As the year draws to a close, you may decide to donate cash or property to one or more worthy causes. Besides the satisfaction of helping others, there’s another reward for your benevolence: a tax deduction on your 2014 return. But the IRS recommends that you keep the following points in mind:
- You may only deduct contributions made to a legitimate tax-exempt charitable organization.
- Charitable contributions reduce your taxes only if you itemize your deductions.
- To claim an itemized deduction, you’re required to have support for all cash contributions, no matter the amount. A bank statement, a copy of the cancelled check, or a credit card record will usually suffice for donations under $250.
- In the case of payroll donations, your pay stub or W-2 can back up your deduction.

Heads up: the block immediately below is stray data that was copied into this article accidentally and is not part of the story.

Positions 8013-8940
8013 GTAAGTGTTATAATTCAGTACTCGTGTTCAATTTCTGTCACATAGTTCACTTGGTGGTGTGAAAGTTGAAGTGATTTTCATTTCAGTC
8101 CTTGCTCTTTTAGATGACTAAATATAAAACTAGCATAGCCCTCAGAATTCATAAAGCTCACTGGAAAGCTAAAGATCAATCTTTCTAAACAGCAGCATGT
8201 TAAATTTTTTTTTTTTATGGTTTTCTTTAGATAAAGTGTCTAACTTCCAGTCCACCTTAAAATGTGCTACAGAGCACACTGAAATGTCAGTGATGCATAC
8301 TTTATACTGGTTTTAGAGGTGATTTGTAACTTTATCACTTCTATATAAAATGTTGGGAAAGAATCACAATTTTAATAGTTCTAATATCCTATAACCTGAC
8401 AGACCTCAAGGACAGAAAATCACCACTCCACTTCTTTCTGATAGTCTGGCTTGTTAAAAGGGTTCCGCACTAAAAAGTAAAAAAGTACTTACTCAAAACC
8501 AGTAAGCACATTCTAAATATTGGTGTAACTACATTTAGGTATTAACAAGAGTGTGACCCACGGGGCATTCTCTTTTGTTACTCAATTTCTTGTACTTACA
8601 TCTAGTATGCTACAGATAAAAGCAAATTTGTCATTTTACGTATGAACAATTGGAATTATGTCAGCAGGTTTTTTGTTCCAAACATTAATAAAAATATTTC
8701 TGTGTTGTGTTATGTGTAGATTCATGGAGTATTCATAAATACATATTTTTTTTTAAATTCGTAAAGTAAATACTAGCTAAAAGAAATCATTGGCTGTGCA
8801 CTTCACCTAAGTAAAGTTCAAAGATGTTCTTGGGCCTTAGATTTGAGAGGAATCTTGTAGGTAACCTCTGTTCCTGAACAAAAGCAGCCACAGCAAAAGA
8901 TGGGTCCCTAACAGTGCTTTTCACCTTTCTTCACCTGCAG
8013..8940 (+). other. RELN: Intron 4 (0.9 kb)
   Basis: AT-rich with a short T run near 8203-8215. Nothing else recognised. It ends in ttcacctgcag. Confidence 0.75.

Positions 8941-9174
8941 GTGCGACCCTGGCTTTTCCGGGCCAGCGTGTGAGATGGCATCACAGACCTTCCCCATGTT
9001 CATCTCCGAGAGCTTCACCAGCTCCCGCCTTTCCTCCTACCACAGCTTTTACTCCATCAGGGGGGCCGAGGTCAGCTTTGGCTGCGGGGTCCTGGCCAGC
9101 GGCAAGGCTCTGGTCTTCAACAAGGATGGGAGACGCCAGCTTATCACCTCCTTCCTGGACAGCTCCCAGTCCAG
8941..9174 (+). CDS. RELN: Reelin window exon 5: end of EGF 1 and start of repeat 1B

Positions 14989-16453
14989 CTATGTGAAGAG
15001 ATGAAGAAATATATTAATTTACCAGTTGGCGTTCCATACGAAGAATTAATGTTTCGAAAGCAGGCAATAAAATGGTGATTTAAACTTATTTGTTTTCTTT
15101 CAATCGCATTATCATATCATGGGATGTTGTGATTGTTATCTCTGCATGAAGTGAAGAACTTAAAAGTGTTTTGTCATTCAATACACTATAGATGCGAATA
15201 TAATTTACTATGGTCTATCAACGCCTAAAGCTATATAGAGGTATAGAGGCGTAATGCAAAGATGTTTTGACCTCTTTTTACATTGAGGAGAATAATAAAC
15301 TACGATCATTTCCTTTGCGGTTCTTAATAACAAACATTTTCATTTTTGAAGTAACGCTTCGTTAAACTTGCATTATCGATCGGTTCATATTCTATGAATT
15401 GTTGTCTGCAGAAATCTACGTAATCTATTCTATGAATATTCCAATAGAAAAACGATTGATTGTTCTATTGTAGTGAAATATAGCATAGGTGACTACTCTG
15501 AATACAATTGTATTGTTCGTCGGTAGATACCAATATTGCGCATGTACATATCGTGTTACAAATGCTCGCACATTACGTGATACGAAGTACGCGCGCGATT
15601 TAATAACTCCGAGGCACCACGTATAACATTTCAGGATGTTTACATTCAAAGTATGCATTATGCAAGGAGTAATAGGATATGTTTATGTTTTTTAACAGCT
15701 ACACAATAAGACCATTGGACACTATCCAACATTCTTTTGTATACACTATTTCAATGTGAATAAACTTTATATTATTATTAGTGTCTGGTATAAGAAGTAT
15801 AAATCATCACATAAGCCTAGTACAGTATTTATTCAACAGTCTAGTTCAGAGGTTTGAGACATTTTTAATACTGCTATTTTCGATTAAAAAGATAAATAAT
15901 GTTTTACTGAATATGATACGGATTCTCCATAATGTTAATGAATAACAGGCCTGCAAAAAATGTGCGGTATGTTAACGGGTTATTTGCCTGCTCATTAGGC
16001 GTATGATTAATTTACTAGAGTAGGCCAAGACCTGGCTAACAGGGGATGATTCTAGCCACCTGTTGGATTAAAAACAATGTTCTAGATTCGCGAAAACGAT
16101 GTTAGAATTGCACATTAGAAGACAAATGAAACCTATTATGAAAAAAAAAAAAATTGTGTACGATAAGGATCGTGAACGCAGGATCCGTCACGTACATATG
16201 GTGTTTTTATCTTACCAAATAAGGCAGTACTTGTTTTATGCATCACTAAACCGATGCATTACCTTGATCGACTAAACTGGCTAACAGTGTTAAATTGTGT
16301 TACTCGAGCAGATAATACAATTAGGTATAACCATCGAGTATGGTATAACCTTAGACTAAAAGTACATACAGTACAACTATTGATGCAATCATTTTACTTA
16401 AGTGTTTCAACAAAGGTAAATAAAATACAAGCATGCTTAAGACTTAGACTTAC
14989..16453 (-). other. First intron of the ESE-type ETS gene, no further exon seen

- For donations of $250 or more, a statement from the charity is required, giving the charity’s name, the date, the amount of your donation, and the value of goods and services received for the donation, if any.
- The substantiation rules for noncash donations differ depending on the type of property and its value.
- You’ll need a “contemporaneous” written acknowledgment from the charity for donations of $250 or more. As a general rule, “contemporaneous” means you must receive the acknowledgment before you file your return or before the due date of your return, whichever is earlier.
- Typically, you may deduct the fair market value of gifts of property owned longer than one year. Any appreciation in value remains untaxed.
- You can secure deductions late in the year by donating to charity by credit card. As long as the charge is posted in December, you can deduct it on your 2014 return, even if you don’t pay the credit card bill until 2015.
If you have questions about documentation for your charitable donations, contact our office.